DETROIT, MI – By Martina Guzman, FI2W Reporter
Undeterred by long lines, Latino voters in Southwest Detroit came out in droves today to cast their ballot for president.
“This is the election where Latinos are really going to count,” said 77-year-old Bill Ojeda, a Korean War veteran. Ojeda was a little shy about saying he voted for Obama, but quickly remarked that he liked Obama’s philosophy in dealing with global conflict.
“I don’t mind taking care of the world but I think we should take care of America first,” Ojeda said.
The unusually warm weather for November made voting seem like a community event. Neighbors exchanged friendly ‘hellos’ and asked each other about whom to vote for in local races. Latina mothers, grandmothers and first-time voters arrived together. Twenty-year-old Eliseo Fuentes was thrilled to be voting for the first time. He was well informed, articulate and said immigration is the most important issue for him.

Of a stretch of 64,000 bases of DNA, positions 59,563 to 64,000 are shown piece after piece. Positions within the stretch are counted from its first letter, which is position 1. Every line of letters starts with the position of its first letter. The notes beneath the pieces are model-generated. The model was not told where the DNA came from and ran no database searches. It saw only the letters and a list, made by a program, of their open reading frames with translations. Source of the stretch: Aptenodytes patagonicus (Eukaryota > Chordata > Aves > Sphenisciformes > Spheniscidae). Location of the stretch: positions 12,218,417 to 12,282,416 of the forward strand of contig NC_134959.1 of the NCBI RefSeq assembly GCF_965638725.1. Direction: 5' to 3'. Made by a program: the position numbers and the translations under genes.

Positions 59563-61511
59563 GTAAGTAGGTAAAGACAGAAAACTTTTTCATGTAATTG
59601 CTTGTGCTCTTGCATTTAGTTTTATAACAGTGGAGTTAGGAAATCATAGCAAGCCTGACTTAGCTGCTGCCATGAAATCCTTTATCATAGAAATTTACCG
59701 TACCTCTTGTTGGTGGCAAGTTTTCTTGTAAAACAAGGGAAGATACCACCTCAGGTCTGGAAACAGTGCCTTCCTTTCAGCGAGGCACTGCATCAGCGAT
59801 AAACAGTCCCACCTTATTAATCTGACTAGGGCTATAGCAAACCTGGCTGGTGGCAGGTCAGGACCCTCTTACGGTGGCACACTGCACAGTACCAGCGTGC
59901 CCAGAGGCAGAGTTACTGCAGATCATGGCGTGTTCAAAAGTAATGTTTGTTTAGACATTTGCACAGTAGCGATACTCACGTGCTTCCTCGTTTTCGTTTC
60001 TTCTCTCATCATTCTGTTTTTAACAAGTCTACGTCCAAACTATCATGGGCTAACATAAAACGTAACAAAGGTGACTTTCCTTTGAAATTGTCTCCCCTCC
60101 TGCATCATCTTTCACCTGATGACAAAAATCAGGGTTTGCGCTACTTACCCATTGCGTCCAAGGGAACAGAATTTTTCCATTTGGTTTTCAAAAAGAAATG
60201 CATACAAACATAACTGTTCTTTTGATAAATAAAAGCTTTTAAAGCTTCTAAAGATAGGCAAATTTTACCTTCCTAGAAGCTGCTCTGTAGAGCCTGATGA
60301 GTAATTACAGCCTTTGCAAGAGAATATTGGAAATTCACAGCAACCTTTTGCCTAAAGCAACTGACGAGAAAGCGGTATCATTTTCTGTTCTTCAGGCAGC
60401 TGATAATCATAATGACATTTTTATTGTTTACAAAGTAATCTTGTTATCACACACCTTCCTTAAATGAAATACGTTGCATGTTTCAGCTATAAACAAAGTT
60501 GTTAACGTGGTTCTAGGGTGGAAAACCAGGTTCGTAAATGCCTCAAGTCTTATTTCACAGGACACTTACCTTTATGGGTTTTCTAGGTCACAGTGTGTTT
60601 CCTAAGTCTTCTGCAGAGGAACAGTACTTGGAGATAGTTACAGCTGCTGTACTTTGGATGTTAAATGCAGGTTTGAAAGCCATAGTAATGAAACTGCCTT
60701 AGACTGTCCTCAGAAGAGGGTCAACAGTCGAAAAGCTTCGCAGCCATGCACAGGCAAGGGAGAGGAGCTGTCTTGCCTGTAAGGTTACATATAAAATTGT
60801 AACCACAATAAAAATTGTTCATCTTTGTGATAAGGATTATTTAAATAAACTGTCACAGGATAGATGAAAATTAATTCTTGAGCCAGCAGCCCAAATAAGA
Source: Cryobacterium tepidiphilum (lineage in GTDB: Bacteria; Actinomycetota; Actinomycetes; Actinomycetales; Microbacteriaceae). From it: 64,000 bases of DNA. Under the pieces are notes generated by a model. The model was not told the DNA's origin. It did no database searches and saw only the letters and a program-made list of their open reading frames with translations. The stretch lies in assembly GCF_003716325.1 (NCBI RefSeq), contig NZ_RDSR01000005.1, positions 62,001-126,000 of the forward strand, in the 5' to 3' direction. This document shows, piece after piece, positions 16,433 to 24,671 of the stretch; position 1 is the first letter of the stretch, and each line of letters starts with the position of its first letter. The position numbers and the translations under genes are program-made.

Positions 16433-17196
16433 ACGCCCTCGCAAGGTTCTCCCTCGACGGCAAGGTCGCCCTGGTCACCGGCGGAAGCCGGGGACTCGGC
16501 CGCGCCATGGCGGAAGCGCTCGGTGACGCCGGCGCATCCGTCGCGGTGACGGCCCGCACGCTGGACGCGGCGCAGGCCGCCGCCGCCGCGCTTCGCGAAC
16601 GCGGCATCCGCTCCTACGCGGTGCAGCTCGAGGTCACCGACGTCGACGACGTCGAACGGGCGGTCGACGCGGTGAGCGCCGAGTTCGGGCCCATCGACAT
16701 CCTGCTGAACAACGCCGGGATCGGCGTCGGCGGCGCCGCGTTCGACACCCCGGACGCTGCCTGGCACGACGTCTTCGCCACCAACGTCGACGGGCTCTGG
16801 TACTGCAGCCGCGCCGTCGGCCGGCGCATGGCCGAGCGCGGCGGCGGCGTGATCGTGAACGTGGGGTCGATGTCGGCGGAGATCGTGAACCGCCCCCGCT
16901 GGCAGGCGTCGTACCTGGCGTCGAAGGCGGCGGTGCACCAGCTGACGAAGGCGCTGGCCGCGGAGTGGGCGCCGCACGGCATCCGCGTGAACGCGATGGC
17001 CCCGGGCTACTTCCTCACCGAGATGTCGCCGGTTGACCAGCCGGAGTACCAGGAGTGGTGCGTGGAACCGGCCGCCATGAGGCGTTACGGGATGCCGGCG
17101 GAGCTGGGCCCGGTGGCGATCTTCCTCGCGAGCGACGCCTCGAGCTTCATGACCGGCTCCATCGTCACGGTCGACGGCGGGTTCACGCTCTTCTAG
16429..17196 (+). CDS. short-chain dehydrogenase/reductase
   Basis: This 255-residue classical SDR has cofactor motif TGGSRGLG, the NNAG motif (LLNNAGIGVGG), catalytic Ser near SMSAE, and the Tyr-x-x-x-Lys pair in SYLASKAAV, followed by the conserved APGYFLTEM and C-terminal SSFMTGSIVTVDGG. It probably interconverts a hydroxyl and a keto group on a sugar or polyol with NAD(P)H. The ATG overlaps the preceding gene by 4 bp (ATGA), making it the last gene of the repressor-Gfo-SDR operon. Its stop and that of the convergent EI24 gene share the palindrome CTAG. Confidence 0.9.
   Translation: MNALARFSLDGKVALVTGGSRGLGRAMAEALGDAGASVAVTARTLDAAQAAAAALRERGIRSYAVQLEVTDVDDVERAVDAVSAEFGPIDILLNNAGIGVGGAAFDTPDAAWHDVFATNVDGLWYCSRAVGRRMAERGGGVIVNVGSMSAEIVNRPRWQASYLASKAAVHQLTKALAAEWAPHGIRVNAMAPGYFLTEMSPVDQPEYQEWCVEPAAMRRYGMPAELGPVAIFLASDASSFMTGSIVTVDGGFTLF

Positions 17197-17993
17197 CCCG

“Neither candidate is talking about immigration,” he said. Ultimately, Fuentes made his decision based on who he though would be better equipped to handle America’s financial crisis. “We live here and we need someone who can take care of the economy now,” he said.
Another first-time voter, Carlitos Candelario, from Puerto Rico, said he feels McCain is the right man for Latinos in America. “Obama is not for the Hispanic community,” he said.
Both young voters went to the polls with their families. Fuentes said twice as many of his family members are voting in this election than in 2004. Michigan expects eighty percent of eligible Latino voters to make it to the polls today—the highest turnout in the state’s history.
Martha Solis, 83 and Martha Kerr, 73 made the short walk from their homes. They said they waited until mid-morning to avoid the long lines. Kerr said she was proud to be voting for a black man for president. “It will open doors for other races,” she said. “The audacity of hope that they could one day become president.”